Postoperative Paralysis From Thoracic Ossification of Posterior Longitudinal Ligament Surgery Risk Factor of Neurologic Injury: Nationwide Multiinstitution Survey

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Abstract

Study Design.

Retrospective case-control study.

Objective.

The purpose of this study was to examine the factors of postoperative paralysis in patients who have undergone thoracic ossification of posterior longitudinal ligament (OPLL) surgery.

Summary of Background Data.

A higher percentage of thoracic OPLL patients experience postoperative aggravation of paralysis than cervical OPLL patients, including patients that presented great difficulties in treatment. However, there were a few reports to prevent paralysis thoracic OPLL.

Methods.

The 156 patients who had received thoracic OPLL surgery were selected as the subjects of this study. The items for review were the duration of disease; the preoperative muscle strength (Muscle Manual Testing); OPLL levels (T1/2-4/5: high, T5/6-8/9: middle, and T9/10-11/12: low); the spinal canal occupancy ratio; the ratio of yellow ligament ossification as a complication; the ratio of transcranial-motor evoked potential (Tc-MEP) derivation; the preoperative/postoperative kyphotic angles in the thoracic vertebrae; the correction angle of kyphosis; the duration of surgery; and the amount of bleeding. The subjects were divided into two groups based on the absence or presence of postoperative paralysis to determine the factors of postoperative paralysis.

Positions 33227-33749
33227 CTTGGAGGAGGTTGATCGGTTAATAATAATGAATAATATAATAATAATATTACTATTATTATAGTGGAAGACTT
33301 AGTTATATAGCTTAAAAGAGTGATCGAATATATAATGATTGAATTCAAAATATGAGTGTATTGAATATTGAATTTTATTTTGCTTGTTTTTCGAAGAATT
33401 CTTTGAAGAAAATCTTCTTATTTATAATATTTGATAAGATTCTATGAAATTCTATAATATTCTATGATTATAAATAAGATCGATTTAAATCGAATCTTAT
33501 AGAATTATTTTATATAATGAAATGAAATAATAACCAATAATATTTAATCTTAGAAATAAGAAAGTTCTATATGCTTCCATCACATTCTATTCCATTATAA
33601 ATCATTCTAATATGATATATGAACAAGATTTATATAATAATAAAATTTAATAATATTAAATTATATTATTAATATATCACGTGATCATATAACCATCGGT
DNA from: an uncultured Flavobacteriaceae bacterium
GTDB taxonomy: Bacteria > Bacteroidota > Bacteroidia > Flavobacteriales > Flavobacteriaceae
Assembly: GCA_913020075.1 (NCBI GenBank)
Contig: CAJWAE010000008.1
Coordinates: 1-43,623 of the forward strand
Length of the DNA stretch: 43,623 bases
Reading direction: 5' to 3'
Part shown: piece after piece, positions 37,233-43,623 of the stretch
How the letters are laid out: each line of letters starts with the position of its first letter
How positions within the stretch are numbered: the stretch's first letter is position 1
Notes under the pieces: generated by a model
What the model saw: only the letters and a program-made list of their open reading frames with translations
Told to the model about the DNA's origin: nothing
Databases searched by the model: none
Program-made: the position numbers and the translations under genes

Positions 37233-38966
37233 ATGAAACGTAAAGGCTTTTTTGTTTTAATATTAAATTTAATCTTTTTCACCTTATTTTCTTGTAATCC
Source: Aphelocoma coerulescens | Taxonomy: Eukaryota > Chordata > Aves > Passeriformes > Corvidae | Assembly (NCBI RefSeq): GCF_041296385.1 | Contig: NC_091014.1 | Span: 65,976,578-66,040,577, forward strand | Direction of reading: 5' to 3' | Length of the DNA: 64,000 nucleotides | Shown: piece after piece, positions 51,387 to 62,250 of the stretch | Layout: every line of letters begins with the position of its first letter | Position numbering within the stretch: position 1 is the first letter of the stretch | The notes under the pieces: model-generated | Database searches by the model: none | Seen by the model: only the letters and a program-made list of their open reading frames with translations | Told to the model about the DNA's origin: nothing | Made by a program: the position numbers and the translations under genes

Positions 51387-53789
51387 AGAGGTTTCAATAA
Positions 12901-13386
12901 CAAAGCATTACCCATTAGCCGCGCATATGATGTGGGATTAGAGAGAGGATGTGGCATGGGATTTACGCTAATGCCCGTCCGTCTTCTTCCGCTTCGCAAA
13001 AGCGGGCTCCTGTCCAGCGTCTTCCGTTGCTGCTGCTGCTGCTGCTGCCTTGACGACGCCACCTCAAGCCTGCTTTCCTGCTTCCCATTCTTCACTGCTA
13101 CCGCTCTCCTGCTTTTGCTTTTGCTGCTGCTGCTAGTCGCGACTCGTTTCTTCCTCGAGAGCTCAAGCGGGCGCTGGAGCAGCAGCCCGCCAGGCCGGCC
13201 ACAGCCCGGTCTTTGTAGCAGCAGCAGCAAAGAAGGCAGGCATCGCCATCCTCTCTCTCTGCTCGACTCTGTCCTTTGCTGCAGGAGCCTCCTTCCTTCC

Results.

Twenty-three patients (14.7%) exhibited postoperative paralysis. Multivariate analysis identified factors associated with postoperative paralysis: the duration of disease (odds ratio, OR = 3.3); the correction angle of kyphosis (OR = 2.4); and the ratio of Tc-MEP derivation (OR = 2.2).

Conclusion.

The risk factors of postoperative paralysis are a short duration of disease and a small correction angle of kyphosis. In addition, ratios of Tc-MEP derivation below 50% may anticipate paralysis.

Conclusion.

Level of Evidence: 4

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